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The Far Side of the Moon (2003)

La face cachée de la lune (original title)
Not Rated | | Drama | 17 September 2004 (Sweden)
After the death of his mother, a man tries to discover a meaning to his life, to the universe and to rebuild a relationship with the only family he has left: his brother.

Director:

Robert Lepage

Writers:

Robert Lepage (play), Robert Lepage
5 wins & 6 nominations. See more awards »

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Cast

Cast overview, first billed only:
Robert Lepage ... Philippe / André
Anne-Marie Cadieux ... La mère
Marco Poulin Marco Poulin ... Carl
Céline Bonnier ... Nathalie
Fabrice Mongeau ... Philippe á 15 ans
Raphaël Dury Raphaël Dury ... Philippe á 7 ans
Étienne Bouchard-Dauphin Étienne Bouchard-Dauphin ... André á 8 ans
Gregory Hlady ... L'interpréte
Yves Amyot ... Le barman
Richard Fréchette Richard Fréchette ... Le médecin
Érika Gagnon Érika Gagnon ... Philippe's Supervisor
Sergei Priselkov ... Alexei Leonov (as Sergei Prisselkov)
Sophie Faucher ... Presenter
Lorraine Côté Lorraine Côté ... Marie-Madeleine Bonsecours
Oleg Belkin Oleg Belkin ... Le garde du corps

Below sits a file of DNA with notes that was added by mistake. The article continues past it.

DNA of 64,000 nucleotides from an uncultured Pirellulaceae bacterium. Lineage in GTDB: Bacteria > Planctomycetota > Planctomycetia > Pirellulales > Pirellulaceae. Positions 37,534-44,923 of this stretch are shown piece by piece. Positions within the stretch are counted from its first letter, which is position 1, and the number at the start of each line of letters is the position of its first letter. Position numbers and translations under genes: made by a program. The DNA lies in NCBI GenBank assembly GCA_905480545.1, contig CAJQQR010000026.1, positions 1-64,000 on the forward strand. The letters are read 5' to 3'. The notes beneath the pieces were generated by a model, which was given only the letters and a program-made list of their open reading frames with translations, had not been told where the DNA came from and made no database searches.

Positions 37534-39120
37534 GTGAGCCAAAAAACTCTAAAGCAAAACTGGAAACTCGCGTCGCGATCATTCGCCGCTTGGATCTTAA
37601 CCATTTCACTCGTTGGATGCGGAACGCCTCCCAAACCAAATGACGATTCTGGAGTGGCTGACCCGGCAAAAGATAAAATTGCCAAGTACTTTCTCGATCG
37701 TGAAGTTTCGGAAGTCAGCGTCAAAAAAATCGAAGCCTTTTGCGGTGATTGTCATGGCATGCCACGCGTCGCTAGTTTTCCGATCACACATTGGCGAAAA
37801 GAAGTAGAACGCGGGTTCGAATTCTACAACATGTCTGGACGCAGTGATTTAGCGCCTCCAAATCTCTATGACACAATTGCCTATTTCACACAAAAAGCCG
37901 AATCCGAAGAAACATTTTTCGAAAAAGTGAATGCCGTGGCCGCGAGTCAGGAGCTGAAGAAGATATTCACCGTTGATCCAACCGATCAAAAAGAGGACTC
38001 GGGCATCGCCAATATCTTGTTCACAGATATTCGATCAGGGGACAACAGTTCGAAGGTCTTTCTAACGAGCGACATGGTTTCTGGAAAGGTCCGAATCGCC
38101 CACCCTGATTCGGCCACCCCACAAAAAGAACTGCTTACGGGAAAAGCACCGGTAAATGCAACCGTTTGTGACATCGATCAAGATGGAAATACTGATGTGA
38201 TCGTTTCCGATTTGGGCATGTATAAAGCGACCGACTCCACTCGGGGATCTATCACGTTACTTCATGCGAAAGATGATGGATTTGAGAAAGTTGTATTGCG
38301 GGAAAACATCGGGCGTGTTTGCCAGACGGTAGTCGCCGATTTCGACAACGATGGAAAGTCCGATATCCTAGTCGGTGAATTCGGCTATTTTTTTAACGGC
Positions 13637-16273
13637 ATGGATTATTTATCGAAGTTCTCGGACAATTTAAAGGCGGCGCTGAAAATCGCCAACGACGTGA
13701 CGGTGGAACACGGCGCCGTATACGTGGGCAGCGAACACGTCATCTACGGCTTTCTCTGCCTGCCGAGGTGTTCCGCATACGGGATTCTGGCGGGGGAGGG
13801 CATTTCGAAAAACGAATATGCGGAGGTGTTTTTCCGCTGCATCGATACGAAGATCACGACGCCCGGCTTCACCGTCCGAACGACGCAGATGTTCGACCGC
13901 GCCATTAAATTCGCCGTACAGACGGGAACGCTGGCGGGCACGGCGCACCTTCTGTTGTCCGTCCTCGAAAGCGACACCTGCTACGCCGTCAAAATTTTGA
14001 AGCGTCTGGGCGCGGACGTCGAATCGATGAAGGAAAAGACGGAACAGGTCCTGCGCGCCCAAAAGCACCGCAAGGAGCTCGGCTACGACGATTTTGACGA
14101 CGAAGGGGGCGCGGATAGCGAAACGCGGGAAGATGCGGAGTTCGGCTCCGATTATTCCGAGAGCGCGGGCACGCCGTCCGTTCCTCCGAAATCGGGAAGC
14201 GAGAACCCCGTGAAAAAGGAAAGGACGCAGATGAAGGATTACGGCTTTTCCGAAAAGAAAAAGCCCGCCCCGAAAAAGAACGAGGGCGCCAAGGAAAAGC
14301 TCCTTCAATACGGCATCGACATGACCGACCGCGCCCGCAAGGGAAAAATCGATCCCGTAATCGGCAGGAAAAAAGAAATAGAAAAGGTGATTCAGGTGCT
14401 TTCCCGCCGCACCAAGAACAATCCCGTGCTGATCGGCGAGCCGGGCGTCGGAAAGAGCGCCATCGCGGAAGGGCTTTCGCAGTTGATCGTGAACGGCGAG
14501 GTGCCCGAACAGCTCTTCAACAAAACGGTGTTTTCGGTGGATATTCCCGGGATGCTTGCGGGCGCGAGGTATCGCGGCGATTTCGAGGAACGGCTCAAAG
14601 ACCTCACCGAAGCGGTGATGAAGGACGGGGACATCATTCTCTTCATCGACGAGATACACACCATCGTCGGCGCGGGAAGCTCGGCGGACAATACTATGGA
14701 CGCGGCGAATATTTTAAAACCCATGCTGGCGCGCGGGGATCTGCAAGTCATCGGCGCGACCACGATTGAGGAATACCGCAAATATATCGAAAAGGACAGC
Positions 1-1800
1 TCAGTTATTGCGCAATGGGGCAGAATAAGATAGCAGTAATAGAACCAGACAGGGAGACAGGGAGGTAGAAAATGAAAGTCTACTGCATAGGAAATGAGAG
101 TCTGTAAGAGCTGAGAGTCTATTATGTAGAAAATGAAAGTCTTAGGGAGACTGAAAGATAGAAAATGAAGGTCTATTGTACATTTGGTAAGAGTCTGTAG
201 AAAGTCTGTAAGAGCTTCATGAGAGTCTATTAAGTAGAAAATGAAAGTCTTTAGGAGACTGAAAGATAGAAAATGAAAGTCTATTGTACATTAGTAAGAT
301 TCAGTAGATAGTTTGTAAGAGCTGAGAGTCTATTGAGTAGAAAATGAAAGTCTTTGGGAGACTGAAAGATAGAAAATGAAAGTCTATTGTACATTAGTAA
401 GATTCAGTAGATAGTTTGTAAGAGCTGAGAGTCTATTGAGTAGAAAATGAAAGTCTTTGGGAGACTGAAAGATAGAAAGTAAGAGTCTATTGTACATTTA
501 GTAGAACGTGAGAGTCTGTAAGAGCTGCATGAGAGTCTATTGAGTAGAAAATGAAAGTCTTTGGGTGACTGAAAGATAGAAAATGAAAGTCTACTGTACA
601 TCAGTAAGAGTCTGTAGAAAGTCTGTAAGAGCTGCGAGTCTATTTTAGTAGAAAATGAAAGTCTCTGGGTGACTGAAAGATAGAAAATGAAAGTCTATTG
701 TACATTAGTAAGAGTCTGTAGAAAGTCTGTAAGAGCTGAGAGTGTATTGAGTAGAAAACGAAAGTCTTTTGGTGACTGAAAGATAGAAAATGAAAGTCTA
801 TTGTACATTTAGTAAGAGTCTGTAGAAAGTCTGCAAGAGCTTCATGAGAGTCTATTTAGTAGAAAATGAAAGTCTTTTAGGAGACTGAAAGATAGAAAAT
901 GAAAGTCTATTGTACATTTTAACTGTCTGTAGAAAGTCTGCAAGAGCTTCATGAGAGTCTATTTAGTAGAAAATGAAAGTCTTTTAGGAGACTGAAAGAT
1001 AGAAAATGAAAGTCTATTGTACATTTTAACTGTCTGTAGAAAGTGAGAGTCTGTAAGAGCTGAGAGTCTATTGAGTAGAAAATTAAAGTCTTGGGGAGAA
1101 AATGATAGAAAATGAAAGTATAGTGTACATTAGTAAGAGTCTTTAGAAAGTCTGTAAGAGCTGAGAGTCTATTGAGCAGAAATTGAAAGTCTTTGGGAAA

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Storyline

Forty-something Quebeçois Philippe Roberge is floundering in his life. He believes that no one listens to him or takes him seriously. A graduate student in Philosophy of Scientific Culture, he has just failed his Ph.D. dissertation for the second time, his theory of interest in outer space being a narcissistic response from man being widely rejected throughout the community. To make ends meet, he works selling newspaper subscriptions. And he has a cordial but basically non-existent relationship with his ex-wife. Philippe examines his life in response to the recent death of his mother coupled with his dissertation beliefs. Although she lived in a care home, he acted as her primary caregiver. His only remaining family is his younger gay brother, André, the two who could not have more different temperaments. As such, they do not get along. Following his mother's death, Philippe's thoughts about his life are influenced by three major incidents: being invited to speak at a major conference... Written by Huggo